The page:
Magazine article Dance Magazine

Birmingham Royal Ballet

Magazine article Dance Magazine

Birmingham Royal Ballet

Article excerpt

David Bintley marked his first anniversary as director of Birmingham Royal Ballet with a triple bill encapsulating his artistic policy for the company. The program opened with a new production of Les Patineurs ("The Skaters"), created for Sadler's Wells ballet in 1937 by Frederick Ashton, whom Bintley regards as his mentor. it continued with two premieres: Le Baiser de la Fee ("The Fairy's Kiss") by National Ballet of Canada artistic director James Kudelka - Bintley's first commission to a choreographer outside the company - and Bintley's own The Nutcracker Sweeties, to Duke Ellington's jazz version of Tchaikovsky.

Bintley's aim is to continue the English tradition of Cecchetti-based ballet embodied in Ashton's work. Kudelka accepted his commission in that spirit, choreographing a narrative version of Le Baiser de la Fee in a style that pays homage to Cecchetti, just as Stravinsky's score pays homage to Tchaikovsky. Stravinsky reworked Tckaikovsky piano pieces into a ballet based on Hans Christian Andersen's story, The ice Maiden: a boy is kissed by a fairy of the snows, who returns to claim him just as the young man is about to marry his fiancee. Stravinsky equated the icy fairy with the composer's muse, thereby setting an impossible allegorical task for a choreographer: how to show that the amiable peasant hero is an artist, kissed by the fatal gift of inspiration.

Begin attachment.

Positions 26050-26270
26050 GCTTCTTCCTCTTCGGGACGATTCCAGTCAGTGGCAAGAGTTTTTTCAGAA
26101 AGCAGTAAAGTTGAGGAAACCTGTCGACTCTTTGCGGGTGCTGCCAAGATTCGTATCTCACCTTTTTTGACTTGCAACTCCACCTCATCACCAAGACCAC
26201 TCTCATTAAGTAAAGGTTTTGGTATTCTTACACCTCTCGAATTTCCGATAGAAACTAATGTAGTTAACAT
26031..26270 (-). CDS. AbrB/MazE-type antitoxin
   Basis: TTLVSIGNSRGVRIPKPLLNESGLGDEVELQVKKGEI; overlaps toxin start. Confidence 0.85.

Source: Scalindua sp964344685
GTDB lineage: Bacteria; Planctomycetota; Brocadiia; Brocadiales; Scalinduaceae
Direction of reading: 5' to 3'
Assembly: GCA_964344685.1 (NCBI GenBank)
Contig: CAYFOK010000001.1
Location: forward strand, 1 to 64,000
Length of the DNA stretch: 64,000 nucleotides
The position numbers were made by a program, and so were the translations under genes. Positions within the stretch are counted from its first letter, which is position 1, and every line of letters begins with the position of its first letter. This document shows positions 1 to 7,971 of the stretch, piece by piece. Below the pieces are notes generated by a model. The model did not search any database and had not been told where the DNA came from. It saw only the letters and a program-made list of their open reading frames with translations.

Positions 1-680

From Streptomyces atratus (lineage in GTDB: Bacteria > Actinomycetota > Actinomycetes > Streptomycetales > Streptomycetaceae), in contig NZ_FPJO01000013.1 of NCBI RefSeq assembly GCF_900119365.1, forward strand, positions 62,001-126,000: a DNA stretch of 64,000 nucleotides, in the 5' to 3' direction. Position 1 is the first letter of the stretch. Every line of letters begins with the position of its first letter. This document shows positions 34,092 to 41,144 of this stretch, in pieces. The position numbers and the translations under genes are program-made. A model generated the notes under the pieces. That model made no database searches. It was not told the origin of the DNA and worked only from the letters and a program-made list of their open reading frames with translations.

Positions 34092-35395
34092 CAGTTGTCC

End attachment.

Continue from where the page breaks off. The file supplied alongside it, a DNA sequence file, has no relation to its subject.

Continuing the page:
The task defeats Kudelka (as it did Ashton and Kenneth MacMillan in Britain before him). He starts promisingly, with the Ice Maiden (Sabrina Lenzi) saving a boy who has fallen down a ravine. The avidity with which the frigid fairy clasps the worm body gives an insight into a barren woman's motive for abducting a child. The grasping embrace later becomes the Ice Maiden's choreographic motif, as she wraps her empty arms around her own body. So far, so good.

Kudelka then becomes trapped by the demands of the scenario. …

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